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Beverley Folk Festival: The Bootleg Beatles
It seemed a little strange arriving at the Beverley Folk Festival on a Thursday afternoon, a day earlier than usual. I normally arrive to the familiar hustle and bustle of campsite activity, tent pegs being driven into the ground, stewards running around trying to be helpful, musicians with instrument cases striding across fields in order to promptly get to their sound check and all manner of other activity. Then there's all the concessions people arriving in their vans and anxious organisers crossing, then re-crossing their fingers for minimal problems, no fatalities and more importantly, no rain.
The historic Racecourse is now pretty much established as the home of the festival, which this year celebrates its 32nd event (the last three have been held at the Racecourse). This afternoon the site was pretty deserted save for a handful of hi-viz jacketed workmen putting the finishing touches to the festival site. Things would begin proper on Friday as usual, but tonight, the priority was to keep the festival site restricted until everything was complete, with access only to the Main Stage marquee for a special supplementary event and a special treat for Beatles fans.
Leila Cooper quite rightly said in her introduction, that we sadly no longer have the opportunity to see The Beatles play live; firstly, the iconic Sixties band gave up playing live back in 1966, with only a brief appearance once again on a London rooftop at the end of the decade. Then we spent the next decade speculating if and when the band would re-form and if so, for how much? Finally with the events of that dreadful night on 8 December 1980, all that speculation ended and the world knew that The Beatles' long and winding road had definitely come to an end.
For those of us who grew up to the sound of the Fab Four, the Bootleg Beatles provide the only real opportunity to hear those songs once again played live, with the possible exception of Paul McCartney growling some of the songs during his own shows (Happy Birthday Macca by the way) and in the case of the Bootlegs, keeping pretty much faithful to the original recordings. When The Beatles played live, you couldn't hear them for two distinct reasons; unsubstantial equipment for the job in hand and the deafening screaming of the fans. The other notable thing is that by the late 1960s, there was no real way to recreate on stage, the sounds that these boys were making in the studio. Today though, with advanced technology, you can do just about anything on stage and I Am the Walrus and Lucy in the Sky With Diamonds are both relatively easy.
The Bootleg Beatles may not be a folk purist's idea of a great opening act for a folk festival but I do. Everyone knows these songs, they are part of our culture, part of our history and the music transcends all barriers. Most importantly, the songs of The Beatles appeal to a wide demographic; a Beatles tribute band of this standard can't really fail to entertain and enthuse an audience eager to be entertained and enthused. Tonight, the audience was already sitting in the palm of their hands before the band even climbed up on stage.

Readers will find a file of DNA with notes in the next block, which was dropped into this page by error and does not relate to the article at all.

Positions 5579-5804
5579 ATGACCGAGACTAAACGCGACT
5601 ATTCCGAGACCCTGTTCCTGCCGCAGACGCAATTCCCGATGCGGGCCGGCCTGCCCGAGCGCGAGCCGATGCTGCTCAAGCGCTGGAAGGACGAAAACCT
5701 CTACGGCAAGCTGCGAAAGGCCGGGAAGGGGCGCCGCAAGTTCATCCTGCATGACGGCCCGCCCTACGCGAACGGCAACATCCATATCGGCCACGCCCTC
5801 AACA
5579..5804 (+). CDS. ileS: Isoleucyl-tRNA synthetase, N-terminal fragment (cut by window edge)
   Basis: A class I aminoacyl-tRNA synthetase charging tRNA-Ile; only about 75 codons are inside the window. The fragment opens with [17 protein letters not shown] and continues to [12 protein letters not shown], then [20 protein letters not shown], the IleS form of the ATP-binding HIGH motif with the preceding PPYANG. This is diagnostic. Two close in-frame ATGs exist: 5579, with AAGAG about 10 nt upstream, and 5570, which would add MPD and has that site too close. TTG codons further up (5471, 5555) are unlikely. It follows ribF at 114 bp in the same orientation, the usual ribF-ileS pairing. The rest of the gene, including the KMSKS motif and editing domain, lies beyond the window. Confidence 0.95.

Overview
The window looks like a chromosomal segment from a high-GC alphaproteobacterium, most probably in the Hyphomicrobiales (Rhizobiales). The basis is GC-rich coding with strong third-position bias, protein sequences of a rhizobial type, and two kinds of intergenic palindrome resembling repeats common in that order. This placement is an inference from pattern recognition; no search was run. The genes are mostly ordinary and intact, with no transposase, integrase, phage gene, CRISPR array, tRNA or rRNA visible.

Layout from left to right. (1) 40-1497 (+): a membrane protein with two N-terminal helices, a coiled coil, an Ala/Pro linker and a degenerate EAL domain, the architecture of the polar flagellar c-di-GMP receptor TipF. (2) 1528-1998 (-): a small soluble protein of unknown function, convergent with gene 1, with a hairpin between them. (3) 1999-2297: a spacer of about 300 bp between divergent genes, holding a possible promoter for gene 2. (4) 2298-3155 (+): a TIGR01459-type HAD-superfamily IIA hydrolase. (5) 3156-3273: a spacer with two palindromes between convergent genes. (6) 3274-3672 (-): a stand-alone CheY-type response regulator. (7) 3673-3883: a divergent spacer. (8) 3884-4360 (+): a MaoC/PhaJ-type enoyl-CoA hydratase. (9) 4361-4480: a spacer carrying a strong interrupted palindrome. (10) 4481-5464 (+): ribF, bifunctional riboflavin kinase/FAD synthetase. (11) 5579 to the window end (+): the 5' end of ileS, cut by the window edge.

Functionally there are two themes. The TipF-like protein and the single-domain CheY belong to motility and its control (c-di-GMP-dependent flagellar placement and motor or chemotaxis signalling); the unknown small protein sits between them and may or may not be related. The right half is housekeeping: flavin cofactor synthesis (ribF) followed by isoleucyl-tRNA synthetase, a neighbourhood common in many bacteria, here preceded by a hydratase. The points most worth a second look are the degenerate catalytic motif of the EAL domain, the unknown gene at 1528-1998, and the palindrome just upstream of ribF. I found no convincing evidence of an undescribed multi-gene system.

Starting their first of two sets in Brian Epstein-era suits, embodying the characters of John, Paul, George and Ringo, the Mop Tops ploughed through one familiar classic after another including A Hard Day's Night, This Boy, Can't Buy Me Love, I Wanna Be Your Man and Help. Midway through the first set, the band began to control their legendary goofing about and settled down into the Beatles' next phase, the Rubber Soul/Revolver era, with such delights as Day Tripper, Taxman and Paperback Writer, which also included 'Paul' serving up probably the band's most famous song, Yesterday, complete with string duet of cello and violin.
After a short break the band returned to the stage in full Sgt Pepper regalia, complete with different hairdos, moustaches and National Health specs, opening with the theme song from the iconic 1967 LP Sgt Pepper's Lonely Hearts Club Band. This segued nicely into With a Little Help From My Friends, featuring drummer Ringo's carefully rehearsed out of tune voice and no guessing to what the next song might be, sung by a seated 'John Lennon' at the piano. For me, they could've gone straight into Getting Better and Fixing a Hole after Lucy, but I guess the band had to move on. The musicians had already increased onstage with the addition of both brass and string sections and there was no song more apt for all this further orchestration than the Summer of Love's anthem All You Need is Love, which had everyone singing along.
Whilst the other three members of the band were offstage getting into their Let It Be/Abbey Road period costumes for the final home run, Beatle George performed a beautifully rendered acoustic version of While My Guitar Gently Weeps, with that all important additional verse that we all discovered much later. The fun continued with songs such as Let It Be, Get Back and the mother of all sing-along refrains, Hey Jude, which provided the Beverley audience with a night to remember. All together now Na Na Na Na Na Na Naaa.